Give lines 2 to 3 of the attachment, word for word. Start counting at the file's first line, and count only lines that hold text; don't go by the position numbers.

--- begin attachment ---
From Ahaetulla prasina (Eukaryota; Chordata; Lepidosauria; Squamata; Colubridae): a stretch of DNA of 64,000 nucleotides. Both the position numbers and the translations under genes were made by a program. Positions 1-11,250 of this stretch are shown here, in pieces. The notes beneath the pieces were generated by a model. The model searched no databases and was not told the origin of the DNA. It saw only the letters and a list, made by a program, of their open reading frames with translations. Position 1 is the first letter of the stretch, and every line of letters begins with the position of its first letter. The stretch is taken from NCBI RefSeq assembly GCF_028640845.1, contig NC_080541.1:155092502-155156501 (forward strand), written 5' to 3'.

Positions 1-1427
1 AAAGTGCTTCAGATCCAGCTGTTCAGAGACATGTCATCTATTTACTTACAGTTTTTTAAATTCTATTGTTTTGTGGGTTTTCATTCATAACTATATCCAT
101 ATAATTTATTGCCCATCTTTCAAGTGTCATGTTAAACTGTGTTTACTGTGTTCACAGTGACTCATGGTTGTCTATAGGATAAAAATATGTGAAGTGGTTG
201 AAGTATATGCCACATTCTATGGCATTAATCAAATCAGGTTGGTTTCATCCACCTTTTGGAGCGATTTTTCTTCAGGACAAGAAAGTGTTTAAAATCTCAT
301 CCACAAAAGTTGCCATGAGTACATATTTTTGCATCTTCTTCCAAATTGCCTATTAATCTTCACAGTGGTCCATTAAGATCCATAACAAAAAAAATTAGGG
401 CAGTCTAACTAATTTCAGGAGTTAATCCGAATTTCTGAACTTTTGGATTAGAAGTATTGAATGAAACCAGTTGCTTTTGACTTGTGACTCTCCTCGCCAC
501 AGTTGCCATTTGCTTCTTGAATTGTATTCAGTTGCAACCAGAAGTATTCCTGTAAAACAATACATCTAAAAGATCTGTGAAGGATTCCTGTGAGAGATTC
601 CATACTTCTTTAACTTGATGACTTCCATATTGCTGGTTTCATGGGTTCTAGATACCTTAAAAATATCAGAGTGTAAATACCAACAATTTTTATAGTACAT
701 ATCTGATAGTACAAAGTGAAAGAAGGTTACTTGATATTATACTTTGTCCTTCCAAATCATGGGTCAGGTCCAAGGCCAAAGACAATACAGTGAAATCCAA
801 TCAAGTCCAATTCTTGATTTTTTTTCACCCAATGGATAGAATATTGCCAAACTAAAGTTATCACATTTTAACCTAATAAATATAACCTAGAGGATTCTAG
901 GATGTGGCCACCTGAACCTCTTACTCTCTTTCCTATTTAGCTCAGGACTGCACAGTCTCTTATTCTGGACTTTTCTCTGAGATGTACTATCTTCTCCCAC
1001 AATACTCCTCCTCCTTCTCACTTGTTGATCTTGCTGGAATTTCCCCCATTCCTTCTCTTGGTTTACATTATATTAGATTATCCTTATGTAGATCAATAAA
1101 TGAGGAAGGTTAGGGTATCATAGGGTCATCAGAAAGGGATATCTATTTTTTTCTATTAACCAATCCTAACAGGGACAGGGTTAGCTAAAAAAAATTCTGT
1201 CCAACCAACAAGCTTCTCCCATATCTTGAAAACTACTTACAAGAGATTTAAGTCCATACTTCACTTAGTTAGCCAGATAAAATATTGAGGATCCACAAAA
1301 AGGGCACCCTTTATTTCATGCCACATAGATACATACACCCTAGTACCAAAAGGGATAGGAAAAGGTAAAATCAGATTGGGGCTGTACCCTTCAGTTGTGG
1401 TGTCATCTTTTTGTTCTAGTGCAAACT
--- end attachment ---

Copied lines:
Positions 1-1427
1 AAAGTGCTTCAGATCCAGCTGTTCAGAGACATGTCATCTATTTACTTACAGTTTTTTAAATTCTATTGTTTTGTGGGTTTTCATTCATAACTATATCCAT